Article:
Puntambekar, S., Stylianou, A., & Hubscher, R. (2003). Improving navigation and learning in hypertext environments with navigable concept maps. Human-Computer Interaction, 18(4), 395-428.
This research study investigated the impact of a navigable concept map on middle school students' hypertext navigation and learning outcomes. Students using navigable concepts maps to navigate a hypertext targeting physics concepts demonstrated more goal-relevant paths through the text than did peers navigating with an index and performed significantly better on an essay test requiring them to make connections between concepts in the text.
Bergman, O. (1999). Wait for me! Reader control of narration rate in talking books. Reading Online, October. [link to article].
This quantitative research study of readers in grade 1 found that students reading while listening to an audio recording benefited significantly from the ability to adjust the narration rate. All readers in the sample significantly improved text reading accuracy, but poor readers improved the most.
Hofman, R., & van Oostendorp, H. (1999). Cognitive effects of a structural overview in a hypertext. British Journal of Educational Technology, 30(2), 129.
College students read a hypertext under two conditions, with topics presented as a list or as a structural overview (a schematic showing cause and effect relations between the sections, labeled by headings). Comprehension of the main points in the text was equivalent in the two cases. There was a small decrease in inferential comprehension for readers with low prior knowledge of the topic using the structural overview, suggesting that a structural overview may interfere with the inferential comprehension of low prior knowledge readers.
Mazer, B. (2003). Validation of the assessment of computer task performance for children. Technology and Disability, 15(1), 35-43.
Computers are often an important component of community integration for children with physical impairments; however, an accurate measure of functional computer ability is unavailable for those unable to normally access computers. This study aims to evaluate the psychometric properties of the Assessment of Computer Task Performance (ACTP), including test-retest reliability, construct validity, internal consistency, and discriminative validity. Participants were children with (n = 24) and without (n = 20) physical impairments, aged 4–13 years, who were experienced computer users. They were tested by a trained occupational therapist in either their home or school using the writing and pointer tasks of the ACTP. The test-retest reliability for the majority of tasks was high (ICC = 0.60-0.95), construct validity was strong, but internal consistency ranged from moderate to poor. Children with impairments took significantly longer to complete almost all computer tasks compared to the unimpaired group indicating good discriminative validity of the tasks. The ACTP provides therapists with an accurate measure to improve the delivery of computer access services for children. Future studies are needed to improve the test, particularly by including additional pointer tasks and by developing age-specific norms.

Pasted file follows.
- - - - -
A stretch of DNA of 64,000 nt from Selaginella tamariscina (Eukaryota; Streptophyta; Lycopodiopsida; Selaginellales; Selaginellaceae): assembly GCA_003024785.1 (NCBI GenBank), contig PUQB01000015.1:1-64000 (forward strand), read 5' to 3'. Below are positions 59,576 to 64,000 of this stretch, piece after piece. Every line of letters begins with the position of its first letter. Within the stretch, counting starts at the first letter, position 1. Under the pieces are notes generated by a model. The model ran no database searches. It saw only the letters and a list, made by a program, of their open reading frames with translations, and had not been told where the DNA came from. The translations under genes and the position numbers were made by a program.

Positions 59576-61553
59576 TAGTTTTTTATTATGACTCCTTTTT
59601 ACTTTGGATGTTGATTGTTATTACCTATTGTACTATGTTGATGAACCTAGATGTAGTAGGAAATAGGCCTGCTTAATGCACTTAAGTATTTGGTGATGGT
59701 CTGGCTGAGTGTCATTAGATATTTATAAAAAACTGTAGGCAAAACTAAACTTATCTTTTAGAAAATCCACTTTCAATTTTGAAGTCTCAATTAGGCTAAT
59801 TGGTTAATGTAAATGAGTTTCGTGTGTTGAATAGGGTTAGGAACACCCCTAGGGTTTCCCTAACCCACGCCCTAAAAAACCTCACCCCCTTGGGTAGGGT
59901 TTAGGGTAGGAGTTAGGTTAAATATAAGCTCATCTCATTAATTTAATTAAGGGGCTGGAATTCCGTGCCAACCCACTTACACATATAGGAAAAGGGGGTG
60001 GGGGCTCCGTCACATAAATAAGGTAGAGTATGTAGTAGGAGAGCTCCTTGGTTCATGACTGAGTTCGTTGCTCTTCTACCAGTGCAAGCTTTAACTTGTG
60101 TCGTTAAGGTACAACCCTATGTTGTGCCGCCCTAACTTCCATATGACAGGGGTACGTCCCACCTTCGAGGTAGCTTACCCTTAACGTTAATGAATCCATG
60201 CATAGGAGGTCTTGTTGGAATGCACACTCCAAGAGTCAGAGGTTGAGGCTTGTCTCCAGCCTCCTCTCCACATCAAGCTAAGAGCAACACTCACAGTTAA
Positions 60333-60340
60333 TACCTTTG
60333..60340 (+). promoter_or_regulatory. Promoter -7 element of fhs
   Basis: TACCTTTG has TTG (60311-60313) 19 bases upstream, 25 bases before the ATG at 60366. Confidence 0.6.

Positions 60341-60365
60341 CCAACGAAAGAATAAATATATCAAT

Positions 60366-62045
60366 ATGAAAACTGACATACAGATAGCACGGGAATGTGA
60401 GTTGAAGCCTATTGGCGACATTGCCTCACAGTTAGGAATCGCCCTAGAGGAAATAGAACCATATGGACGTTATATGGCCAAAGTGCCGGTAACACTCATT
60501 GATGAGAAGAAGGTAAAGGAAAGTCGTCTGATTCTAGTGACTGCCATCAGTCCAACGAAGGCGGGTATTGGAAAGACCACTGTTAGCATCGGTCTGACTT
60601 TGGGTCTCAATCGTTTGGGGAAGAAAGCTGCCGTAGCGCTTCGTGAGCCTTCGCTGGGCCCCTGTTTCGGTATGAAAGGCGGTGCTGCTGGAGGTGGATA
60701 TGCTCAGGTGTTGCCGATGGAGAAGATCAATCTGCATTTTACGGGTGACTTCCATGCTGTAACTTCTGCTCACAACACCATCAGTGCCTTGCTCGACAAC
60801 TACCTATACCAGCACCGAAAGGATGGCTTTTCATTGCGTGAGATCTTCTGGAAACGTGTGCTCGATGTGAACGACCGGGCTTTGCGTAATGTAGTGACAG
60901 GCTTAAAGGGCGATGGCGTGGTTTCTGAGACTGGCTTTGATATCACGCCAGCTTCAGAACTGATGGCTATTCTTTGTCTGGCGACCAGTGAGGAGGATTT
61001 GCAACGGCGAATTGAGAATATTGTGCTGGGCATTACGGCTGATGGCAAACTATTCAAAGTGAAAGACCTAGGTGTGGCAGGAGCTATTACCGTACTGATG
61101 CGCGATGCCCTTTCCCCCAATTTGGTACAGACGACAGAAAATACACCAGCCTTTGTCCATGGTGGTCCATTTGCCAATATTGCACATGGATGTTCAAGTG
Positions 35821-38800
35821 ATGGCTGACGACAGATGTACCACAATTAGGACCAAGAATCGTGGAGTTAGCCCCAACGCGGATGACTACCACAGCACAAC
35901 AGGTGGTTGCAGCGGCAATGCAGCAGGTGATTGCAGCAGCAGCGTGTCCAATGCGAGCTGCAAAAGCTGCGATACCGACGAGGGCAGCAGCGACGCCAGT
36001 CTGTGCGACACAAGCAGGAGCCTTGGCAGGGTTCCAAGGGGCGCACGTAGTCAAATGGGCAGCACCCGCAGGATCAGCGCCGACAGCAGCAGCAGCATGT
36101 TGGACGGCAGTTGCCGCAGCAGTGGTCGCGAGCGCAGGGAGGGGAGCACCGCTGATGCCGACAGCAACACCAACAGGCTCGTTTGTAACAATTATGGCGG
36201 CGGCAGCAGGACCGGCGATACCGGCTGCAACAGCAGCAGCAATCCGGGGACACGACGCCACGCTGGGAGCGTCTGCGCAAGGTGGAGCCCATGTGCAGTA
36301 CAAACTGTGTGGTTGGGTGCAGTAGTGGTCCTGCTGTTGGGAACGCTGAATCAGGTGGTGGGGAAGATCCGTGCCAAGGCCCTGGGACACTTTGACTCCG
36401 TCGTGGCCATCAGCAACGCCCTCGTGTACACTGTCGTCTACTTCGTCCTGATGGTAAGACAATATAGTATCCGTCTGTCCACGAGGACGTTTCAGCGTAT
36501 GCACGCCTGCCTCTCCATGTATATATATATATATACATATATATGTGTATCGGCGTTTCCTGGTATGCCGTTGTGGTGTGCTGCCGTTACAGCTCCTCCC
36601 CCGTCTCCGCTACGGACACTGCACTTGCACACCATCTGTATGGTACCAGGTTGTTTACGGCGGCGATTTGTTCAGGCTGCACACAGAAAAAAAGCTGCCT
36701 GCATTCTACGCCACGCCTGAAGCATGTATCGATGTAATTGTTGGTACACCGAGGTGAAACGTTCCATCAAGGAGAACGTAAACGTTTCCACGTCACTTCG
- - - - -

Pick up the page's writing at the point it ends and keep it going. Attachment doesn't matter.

Shin, E. C., Schallert, D. L., & Savenye, W. C. (1994). Effects of learner control, advisement, and prior knowledge on young students' learning in a hypertext environment. Educational Technology Research & Development, 42(1), 33-46.
Shin and colleagues compared student performance when working with 4 versions of the same hypermedia text differing with respect to the navigation options and level of advisement on how to navigate. Results show that limiting the available paths through a hypertext environment may improve learning of the subject matter for students with low prior knowledge.